The deaths of three firefighters in Washington State are a reminder of how much these brave people are putting on the line, on both sides of the border. Last Wednesday, three U.S. Forest Service firefighters died after their vehicle crashed and was likely caught by flames as they battled the Okanogan complex of fires near the town of Twisp. Four other firefighters were injured including one that was taken to hospital in critical condition.

They were on the initial attack, trying to stop a fire before it could threaten nearby communities – in some cases, their hometown.

Firefighters know how dangerous their jobs can be, whether it is day-to-day operations of our local department or forestry service crews battling major wildfires. But it’s so very easy for the public to take their work for granted, and it’s stunning when such a tragedy happens. Considering the level of danger, it is amazing that relatively few are lost.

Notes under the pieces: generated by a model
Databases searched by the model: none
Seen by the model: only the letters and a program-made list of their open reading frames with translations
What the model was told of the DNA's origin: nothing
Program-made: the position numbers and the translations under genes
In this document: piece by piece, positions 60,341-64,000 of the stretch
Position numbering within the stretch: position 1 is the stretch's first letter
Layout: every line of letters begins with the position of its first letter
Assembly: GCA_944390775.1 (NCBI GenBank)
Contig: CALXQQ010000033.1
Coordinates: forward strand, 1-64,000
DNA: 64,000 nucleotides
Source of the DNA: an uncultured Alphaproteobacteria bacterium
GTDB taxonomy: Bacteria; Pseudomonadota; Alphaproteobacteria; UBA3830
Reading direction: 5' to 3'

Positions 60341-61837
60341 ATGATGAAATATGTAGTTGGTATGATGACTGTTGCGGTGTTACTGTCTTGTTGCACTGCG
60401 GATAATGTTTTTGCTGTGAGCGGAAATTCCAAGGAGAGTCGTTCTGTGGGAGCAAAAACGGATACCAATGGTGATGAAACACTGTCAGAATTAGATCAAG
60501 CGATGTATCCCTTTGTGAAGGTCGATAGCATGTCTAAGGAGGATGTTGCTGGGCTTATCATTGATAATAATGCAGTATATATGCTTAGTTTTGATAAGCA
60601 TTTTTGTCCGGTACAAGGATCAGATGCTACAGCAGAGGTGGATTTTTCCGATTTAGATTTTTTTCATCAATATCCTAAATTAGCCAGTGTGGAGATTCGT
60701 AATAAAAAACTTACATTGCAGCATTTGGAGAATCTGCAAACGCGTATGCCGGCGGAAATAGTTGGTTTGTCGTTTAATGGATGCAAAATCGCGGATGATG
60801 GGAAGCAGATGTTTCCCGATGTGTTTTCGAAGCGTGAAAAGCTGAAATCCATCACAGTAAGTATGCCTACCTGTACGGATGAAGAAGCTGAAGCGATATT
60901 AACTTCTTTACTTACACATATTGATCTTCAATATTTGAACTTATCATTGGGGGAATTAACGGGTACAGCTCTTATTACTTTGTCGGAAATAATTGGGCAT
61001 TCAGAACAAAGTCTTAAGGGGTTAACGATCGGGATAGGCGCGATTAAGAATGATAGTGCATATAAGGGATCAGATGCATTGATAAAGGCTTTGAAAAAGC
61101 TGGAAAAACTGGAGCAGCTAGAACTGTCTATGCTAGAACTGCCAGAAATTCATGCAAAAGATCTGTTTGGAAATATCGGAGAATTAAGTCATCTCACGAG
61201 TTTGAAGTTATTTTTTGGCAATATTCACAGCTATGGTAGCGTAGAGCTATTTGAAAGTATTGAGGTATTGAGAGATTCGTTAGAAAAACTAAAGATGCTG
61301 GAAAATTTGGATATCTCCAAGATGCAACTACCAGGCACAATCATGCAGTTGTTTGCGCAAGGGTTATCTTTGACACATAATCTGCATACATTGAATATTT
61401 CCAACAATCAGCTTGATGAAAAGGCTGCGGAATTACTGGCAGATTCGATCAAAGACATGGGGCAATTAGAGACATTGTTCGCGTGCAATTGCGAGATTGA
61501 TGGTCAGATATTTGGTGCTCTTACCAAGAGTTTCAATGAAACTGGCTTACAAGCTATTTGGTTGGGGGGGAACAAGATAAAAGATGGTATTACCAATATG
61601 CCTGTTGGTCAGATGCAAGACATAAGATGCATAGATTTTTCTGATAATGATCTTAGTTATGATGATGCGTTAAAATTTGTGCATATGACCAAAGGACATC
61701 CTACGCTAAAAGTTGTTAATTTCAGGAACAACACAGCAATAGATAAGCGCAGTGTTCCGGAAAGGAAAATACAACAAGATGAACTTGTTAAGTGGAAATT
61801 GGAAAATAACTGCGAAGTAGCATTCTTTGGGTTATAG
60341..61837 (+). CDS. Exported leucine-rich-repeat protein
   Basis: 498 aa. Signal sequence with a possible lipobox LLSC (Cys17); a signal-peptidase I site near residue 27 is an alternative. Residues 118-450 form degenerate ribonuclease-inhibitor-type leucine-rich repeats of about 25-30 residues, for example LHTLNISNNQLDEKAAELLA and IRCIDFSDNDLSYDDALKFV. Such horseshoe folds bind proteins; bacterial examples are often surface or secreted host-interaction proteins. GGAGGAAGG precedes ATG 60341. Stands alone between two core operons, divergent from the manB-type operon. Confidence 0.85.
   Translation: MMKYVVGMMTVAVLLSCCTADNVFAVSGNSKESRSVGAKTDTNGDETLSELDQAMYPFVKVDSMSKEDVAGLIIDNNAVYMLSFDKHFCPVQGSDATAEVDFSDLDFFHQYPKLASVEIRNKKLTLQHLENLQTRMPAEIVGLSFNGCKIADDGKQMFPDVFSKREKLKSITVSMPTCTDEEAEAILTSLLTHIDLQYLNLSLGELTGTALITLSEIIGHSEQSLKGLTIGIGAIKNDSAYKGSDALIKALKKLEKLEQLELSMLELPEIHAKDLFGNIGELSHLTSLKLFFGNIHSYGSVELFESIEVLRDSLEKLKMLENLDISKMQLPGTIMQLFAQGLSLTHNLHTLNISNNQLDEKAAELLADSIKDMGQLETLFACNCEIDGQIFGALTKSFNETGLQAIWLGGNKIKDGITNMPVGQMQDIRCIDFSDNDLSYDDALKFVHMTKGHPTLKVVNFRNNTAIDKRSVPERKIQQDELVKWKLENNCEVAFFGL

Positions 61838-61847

Evacuees from the Rock Creek blaze and other fires also are dealing with their personal adversity in loss of homes and livelihoods or the uncertainty of not yet knowing what has been lost. But we who aren’t directly exposed to the fires, complaining about the smoke and ash in the air, and the other inconveniences brought on by fires burning in our region and south of the border, might imagine the risk is small.

The deaths of Tom Zbyszewski, Rick Wheeler and Andrew Zajac show us how great the risk firefighters face is, and continues to be for the thousands of firefighters battling blazes in B.C. and Washington. As you read this, they are still digging in with shovels and axes in searing heat and choking smoke, struggling against so many fires it is hard to keep track.

We extend our thanks to these brave men and women who are putting their lives in front of wildfires to protect people and property from devastation and death.